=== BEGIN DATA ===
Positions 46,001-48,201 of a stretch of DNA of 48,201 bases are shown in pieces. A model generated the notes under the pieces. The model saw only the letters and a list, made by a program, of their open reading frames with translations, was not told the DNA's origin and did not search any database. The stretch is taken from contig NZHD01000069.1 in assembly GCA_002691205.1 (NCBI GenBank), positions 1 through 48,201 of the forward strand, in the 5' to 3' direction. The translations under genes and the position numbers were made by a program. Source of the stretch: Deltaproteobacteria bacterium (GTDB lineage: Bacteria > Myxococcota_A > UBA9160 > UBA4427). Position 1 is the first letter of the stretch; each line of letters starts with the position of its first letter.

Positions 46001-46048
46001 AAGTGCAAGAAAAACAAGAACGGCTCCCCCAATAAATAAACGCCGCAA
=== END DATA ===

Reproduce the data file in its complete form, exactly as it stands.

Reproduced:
Positions 46,001-48,201 of a stretch of DNA of 48,201 bases are shown in pieces. A model generated the notes under the pieces. The model saw only the letters and a list, made by a program, of their open reading frames with translations, was not told the DNA's origin and did not search any database. The stretch is taken from contig NZHD01000069.1 in assembly GCA_002691205.1 (NCBI GenBank), positions 1 through 48,201 of the forward strand, in the 5' to 3' direction. The translations under genes and the position numbers were made by a program. Source of the stretch: Deltaproteobacteria bacterium (GTDB lineage: Bacteria > Myxococcota_A > UBA9160 > UBA4427). Position 1 is the first letter of the stretch; each line of letters starts with the position of its first letter.

Positions 46001-46048
46001 AAGTGCAAGAAAAACAAGAACGGCTCCCCCAATAAATAAACGCCGCAA